During the second stage, China plans to build an aircraft carrier of between 40,000 to 60,000 tons. According to Russian intelligence information, China started working on its own carrier since 1999 at Shanghai Shipyard. It would be the first one of purely Chinese design. This carrier, code named "Project 9935," would have a 48,000 ton displacement, capable of carrying 30 - 40 fighter jets, most of which would be multi-functional SU-30MKK jets bought from Russia. It is said that this carrier would have a built-in vertical anti-air and anti-ship missile launching system. According to NATO's categorization, such a ship can only be called a heavy aircraft cruiser, not a true aircraft carrier. China has already started working on its naval bases and harbors in Shanghai, Zanjiang and Dalian to improve docking facilities for this carrier in the future. Started in 1999, this carrier is expected to be completed by 2006, but the proper formation of an experimental ocean fleet centered on such a carrier would take another three to four years to come into shape. According to the past experience of other countries' aircraft carrier fleet formation, it is certain that China will start building 10,000 tonnage cruisers in the near future to be convoy ships. It is also possible that China will purchase such cruisers directly from overseas, most likely the "Ukraine," a missile cruiser from Ukraine, which is now 93% completed, and then build China's own similar cruisers modeled on the "Ukraine."


The Building of Nuclear and Conventional Submarines


As China is pursuing its aircraft carrier program, it is also actively engaged in developing a submarine fleet and hoping to overtake other South East Asian countries in this aspect, because this region thus far lacks any modern anti-submarine capability. In the future, China hopes to use its nuclear submarines as its main means of carrying out threat, deterrence and retaliation policies. In view of this principle, China's Navy will focus on research and development of new nuclear submarines as well as diesel and electric submarines. At the present, the Chinese naval "Xia-class" (“Project 092") strategic nuclear missile submarine can be equipped with 12 solid fuel "Giant Wave" model-1 missiles with a range of 2,400 kilometers. China's experience in using "Xia-class" nuclear submarines will be helpful in the design and construction of the second-generation strategic nuclear missile submarines ("Project 094"). This second generation of strategic nuclear missile submarines will be capable of carrying 16 "Giant Wave" model-2 missiles with a range of 8,000 kilometers. By the end of 2001, China has already started its project on the second generation of strategic nuclear missile submarines in a shipyard near the Gulf of Bohai, which is expected to be launched in 2004 or 2005. According to this plan, by the year 2010, China's Navy will have had three second-generation strategic nuclear missile submarines. If that proves to be true, then China's nuclear missile submarines will be able to operate freely over the waterways of the West Pacific Ocean including the Philippines, and to aim at and reach any target within the Russian and U.S. territories.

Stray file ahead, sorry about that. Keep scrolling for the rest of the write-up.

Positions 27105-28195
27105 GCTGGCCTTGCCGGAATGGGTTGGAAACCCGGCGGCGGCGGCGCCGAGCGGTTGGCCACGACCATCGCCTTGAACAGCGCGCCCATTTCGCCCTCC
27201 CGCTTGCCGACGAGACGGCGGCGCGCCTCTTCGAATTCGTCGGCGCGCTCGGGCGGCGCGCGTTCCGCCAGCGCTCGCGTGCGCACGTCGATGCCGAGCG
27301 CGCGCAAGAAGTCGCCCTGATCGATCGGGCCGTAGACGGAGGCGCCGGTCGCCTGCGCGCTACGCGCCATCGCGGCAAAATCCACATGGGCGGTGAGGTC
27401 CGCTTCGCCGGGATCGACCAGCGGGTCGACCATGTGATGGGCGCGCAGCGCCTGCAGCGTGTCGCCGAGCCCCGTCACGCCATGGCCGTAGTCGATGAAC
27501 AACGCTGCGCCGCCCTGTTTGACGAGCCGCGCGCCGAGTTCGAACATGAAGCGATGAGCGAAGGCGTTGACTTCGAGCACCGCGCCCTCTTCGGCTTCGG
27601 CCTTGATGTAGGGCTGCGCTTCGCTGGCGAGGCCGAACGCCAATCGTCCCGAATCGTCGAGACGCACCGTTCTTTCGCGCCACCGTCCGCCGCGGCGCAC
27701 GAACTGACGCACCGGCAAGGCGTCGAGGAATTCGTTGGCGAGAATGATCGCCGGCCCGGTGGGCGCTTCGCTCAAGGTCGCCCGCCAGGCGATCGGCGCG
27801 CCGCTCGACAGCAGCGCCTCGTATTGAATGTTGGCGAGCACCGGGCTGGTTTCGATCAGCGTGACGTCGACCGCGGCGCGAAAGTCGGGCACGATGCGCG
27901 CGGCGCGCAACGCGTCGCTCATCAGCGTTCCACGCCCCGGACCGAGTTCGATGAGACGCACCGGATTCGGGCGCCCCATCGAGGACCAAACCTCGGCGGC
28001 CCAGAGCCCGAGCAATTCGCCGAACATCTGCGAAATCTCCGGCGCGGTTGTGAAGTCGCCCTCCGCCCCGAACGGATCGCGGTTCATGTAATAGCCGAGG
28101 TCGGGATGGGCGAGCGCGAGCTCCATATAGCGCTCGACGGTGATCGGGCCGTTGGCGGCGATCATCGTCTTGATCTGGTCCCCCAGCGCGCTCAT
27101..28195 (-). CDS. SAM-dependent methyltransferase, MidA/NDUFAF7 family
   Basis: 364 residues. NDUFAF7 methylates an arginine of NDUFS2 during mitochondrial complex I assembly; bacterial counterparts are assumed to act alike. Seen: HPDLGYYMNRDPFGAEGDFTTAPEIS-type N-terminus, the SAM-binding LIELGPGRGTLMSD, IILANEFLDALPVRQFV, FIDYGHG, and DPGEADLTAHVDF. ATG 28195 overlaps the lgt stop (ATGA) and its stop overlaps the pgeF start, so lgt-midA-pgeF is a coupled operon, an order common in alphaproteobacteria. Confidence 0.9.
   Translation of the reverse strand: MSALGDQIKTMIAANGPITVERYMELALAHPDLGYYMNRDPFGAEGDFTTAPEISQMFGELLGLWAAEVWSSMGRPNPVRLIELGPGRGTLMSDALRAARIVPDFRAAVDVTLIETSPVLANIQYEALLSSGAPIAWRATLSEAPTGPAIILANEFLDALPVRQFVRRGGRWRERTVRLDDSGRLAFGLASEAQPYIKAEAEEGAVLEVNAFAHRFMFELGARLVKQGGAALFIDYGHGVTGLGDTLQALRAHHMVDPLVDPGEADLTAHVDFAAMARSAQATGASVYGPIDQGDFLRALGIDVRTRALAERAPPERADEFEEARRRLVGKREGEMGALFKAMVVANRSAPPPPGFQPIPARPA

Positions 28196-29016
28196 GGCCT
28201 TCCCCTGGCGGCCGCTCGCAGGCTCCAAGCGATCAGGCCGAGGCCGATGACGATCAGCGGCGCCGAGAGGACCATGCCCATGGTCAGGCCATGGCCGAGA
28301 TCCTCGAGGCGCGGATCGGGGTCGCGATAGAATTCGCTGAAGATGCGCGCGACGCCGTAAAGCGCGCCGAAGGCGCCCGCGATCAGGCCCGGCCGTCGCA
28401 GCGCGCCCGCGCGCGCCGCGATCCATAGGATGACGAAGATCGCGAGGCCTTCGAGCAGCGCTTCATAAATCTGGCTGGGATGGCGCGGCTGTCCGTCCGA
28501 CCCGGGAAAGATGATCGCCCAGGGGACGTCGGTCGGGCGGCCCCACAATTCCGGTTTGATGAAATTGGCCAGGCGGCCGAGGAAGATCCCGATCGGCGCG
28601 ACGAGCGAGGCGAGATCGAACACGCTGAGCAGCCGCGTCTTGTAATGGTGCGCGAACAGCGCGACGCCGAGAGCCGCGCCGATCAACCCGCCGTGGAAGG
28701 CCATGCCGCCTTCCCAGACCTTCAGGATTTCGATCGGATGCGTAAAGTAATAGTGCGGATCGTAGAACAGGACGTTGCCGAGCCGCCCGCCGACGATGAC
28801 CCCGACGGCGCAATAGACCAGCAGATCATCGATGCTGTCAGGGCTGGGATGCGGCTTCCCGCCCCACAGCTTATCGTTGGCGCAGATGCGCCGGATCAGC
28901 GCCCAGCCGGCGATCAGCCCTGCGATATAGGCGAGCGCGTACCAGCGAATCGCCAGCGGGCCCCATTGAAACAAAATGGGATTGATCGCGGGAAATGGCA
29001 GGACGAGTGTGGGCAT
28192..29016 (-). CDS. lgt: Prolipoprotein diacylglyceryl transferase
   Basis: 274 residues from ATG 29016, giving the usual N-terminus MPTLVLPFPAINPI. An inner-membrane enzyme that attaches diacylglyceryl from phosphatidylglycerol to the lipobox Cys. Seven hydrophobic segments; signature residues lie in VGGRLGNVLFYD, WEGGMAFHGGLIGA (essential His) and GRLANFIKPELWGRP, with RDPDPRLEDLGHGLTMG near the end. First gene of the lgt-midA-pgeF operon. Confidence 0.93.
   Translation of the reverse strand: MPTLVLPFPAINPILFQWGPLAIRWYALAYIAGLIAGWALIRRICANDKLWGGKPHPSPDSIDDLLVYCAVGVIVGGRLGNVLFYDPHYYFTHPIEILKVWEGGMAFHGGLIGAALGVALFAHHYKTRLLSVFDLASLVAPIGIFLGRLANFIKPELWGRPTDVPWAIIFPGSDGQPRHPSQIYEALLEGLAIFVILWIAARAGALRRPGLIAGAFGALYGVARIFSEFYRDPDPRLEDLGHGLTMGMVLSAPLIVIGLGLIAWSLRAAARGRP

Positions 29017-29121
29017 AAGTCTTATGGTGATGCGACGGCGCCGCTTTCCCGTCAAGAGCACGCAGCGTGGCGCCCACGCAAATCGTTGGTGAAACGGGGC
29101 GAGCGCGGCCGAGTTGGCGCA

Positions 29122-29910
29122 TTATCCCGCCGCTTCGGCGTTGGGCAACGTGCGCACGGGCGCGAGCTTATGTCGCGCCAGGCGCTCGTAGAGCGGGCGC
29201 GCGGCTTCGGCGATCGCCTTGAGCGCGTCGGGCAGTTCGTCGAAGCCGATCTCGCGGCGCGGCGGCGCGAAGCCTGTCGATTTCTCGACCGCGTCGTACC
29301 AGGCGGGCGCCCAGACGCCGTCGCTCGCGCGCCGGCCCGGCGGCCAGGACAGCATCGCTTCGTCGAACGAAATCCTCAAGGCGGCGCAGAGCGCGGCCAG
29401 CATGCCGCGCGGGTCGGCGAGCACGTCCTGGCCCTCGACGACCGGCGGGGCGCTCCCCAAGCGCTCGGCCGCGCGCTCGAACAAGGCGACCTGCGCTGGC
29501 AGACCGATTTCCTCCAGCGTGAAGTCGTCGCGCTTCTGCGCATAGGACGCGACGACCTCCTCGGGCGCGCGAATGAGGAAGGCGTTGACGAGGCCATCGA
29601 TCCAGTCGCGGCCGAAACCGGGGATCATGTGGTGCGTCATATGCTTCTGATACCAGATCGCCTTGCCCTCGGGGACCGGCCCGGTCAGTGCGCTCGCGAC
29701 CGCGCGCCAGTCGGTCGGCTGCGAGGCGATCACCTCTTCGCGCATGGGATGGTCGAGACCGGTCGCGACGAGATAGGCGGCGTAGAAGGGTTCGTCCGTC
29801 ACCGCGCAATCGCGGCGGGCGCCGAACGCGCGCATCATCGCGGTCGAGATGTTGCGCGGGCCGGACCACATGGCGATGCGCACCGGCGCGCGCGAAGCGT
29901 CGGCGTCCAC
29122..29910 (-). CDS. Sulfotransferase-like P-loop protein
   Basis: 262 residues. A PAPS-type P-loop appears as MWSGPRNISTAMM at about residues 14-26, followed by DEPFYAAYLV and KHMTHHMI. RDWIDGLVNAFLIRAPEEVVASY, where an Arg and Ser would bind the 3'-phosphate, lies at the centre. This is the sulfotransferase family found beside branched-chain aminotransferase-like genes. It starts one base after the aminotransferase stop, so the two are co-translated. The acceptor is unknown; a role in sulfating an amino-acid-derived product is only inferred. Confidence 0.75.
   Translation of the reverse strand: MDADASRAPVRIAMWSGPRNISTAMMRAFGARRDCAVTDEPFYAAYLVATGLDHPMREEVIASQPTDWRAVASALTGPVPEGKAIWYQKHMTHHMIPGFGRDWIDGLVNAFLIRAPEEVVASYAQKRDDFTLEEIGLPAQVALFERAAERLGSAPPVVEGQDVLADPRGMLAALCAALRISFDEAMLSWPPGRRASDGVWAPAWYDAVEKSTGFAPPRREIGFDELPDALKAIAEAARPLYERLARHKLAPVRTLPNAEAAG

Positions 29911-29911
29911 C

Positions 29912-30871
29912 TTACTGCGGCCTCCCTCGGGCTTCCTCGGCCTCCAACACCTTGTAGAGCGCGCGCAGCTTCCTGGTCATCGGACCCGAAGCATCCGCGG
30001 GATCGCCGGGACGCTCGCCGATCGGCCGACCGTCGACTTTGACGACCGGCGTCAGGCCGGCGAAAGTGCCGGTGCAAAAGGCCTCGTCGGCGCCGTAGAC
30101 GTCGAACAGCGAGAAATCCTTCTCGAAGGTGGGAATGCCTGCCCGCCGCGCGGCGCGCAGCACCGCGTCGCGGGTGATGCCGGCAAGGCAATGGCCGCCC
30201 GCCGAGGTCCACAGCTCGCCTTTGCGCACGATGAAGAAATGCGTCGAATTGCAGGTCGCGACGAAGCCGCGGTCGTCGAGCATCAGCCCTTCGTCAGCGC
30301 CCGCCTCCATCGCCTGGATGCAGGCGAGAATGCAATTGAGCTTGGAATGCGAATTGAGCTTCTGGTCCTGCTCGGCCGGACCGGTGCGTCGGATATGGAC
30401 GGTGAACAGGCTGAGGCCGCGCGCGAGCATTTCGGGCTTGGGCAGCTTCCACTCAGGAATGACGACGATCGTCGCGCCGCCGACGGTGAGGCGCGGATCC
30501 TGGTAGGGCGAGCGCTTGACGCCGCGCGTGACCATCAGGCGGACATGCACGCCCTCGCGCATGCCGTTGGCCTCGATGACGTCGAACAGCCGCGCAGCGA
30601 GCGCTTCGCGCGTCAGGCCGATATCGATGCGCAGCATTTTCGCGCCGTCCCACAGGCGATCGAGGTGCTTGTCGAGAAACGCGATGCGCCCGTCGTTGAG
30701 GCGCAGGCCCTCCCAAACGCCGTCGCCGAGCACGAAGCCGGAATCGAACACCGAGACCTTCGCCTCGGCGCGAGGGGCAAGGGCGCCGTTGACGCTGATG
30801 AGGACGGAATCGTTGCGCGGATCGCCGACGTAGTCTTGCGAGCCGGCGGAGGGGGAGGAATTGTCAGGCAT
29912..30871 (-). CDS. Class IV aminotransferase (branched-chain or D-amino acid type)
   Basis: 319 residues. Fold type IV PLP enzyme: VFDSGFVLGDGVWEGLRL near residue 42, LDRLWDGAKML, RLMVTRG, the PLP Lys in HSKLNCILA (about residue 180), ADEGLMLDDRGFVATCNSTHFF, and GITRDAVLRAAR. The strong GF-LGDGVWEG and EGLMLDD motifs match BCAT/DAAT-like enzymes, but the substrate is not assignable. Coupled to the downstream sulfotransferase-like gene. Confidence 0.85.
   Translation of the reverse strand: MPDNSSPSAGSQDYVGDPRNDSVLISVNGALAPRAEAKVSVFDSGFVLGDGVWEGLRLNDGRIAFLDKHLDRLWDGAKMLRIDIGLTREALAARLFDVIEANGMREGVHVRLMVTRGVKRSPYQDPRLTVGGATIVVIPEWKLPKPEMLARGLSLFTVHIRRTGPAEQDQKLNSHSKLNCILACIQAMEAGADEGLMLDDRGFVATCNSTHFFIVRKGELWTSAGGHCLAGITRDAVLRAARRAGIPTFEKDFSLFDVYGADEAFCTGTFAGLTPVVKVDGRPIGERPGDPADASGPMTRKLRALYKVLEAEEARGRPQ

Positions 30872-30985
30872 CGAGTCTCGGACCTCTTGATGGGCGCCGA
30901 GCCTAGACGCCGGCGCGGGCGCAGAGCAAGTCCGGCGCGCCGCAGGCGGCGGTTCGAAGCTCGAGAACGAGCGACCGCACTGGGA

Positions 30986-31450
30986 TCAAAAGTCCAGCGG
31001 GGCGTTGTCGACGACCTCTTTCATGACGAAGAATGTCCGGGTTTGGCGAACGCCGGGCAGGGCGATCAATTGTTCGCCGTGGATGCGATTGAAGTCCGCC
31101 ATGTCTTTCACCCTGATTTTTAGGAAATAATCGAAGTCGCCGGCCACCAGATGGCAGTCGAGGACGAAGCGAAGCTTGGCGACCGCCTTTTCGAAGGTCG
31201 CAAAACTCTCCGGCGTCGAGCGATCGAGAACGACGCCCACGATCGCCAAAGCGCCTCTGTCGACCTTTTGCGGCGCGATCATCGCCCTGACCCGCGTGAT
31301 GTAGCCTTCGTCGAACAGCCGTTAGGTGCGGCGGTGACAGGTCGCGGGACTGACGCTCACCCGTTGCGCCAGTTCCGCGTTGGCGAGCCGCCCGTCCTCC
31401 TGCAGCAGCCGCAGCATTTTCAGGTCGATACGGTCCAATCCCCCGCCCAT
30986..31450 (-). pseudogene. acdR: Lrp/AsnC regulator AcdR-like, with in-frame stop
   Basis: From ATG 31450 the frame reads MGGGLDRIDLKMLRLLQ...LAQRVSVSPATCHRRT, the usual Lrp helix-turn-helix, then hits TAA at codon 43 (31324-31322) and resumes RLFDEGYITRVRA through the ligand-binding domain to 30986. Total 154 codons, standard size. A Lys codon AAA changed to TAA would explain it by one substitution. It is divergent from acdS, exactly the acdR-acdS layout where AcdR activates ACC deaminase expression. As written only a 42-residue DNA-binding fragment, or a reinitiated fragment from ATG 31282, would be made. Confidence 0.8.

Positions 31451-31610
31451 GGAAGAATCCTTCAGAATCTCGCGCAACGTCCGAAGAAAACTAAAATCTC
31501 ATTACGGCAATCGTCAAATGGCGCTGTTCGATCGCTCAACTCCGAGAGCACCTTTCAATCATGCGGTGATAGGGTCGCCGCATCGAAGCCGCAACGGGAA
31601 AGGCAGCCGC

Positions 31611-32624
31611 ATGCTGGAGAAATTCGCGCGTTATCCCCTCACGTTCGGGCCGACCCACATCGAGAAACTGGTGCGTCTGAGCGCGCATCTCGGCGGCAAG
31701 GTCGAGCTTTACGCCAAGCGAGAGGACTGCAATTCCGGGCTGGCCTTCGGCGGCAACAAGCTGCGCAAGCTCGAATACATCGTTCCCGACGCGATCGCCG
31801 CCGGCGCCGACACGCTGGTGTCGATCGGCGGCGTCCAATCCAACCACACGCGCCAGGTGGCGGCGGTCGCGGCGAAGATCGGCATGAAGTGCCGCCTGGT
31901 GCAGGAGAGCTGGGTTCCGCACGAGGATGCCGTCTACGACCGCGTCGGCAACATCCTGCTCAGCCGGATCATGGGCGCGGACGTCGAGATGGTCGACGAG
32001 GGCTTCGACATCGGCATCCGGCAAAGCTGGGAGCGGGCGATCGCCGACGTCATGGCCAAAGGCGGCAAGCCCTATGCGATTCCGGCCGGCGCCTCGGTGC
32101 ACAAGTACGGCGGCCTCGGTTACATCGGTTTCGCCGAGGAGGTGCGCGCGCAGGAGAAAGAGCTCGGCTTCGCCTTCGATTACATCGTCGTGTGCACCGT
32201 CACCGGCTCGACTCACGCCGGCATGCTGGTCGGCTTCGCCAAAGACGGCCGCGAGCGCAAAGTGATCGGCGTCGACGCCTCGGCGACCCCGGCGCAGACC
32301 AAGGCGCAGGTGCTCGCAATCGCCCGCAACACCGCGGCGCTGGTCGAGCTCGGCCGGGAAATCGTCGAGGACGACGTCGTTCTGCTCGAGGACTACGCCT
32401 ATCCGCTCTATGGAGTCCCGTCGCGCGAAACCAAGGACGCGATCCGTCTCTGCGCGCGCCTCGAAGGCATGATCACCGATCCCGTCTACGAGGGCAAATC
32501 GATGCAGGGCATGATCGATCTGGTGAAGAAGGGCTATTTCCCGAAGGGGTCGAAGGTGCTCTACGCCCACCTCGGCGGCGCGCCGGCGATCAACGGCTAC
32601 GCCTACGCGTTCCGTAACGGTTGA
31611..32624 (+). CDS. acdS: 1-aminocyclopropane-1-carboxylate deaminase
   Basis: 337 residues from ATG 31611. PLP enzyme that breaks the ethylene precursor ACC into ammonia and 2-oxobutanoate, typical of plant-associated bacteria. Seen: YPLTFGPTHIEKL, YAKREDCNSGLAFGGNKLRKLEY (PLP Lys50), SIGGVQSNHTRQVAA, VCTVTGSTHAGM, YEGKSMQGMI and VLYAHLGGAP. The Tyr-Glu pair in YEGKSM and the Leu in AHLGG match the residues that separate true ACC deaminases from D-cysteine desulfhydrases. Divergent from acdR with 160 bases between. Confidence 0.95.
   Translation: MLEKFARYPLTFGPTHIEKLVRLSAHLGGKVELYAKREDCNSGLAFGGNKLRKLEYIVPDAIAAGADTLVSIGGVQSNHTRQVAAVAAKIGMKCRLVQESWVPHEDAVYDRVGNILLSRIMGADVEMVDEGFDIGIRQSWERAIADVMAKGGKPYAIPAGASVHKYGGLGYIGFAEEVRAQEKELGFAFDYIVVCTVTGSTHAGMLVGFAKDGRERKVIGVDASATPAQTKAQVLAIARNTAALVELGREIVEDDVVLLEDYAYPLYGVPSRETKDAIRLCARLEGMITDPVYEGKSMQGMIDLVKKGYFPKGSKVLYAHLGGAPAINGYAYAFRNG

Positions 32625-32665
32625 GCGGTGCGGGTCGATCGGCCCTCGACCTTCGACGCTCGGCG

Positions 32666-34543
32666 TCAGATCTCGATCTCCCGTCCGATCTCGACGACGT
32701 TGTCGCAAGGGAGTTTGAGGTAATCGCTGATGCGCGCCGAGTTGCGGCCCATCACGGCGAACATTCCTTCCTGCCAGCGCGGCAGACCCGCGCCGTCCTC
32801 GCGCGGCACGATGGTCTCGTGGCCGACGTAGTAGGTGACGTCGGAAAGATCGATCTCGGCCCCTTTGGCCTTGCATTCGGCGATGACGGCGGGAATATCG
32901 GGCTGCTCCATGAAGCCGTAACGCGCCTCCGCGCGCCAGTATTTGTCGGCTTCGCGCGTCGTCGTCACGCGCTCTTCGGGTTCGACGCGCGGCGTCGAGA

As for China's present nuclear missile submarine fleet, it is composed primarily of the "Han-class" multi-functional nuclear submarines built in the 1980s. China has been actively pursuing its second generation of nuclear submarines to replace its obsolete nuclear submarines, and the new generation of nuclear submarine will not only be equipped with traditional torpedoes, but also new anti-ship missiles. Based on the technology of the old C-801 model missiles, China has successfully developed its anti-ship missiles that can be launched from underwater. In terms of technology and structure, China's second generation of nuclear missile submarines is almost exactly the same as Russia's second generation of nuclear missile submarines. According to NATO's categorization, Russia's second generation of nuclear missile submarines is Victor-III model. The project on China's second generation of such submarines started in 2001 in the Gulf of Bohai region, and China is hoping to build 10 of such submarines. By 2004, the first of China's second-generation nuclear missile submarines will be formally integrated into combat formation, and by 2010, China's Navy will have possessed 4 to 6 same model nuclear submarines.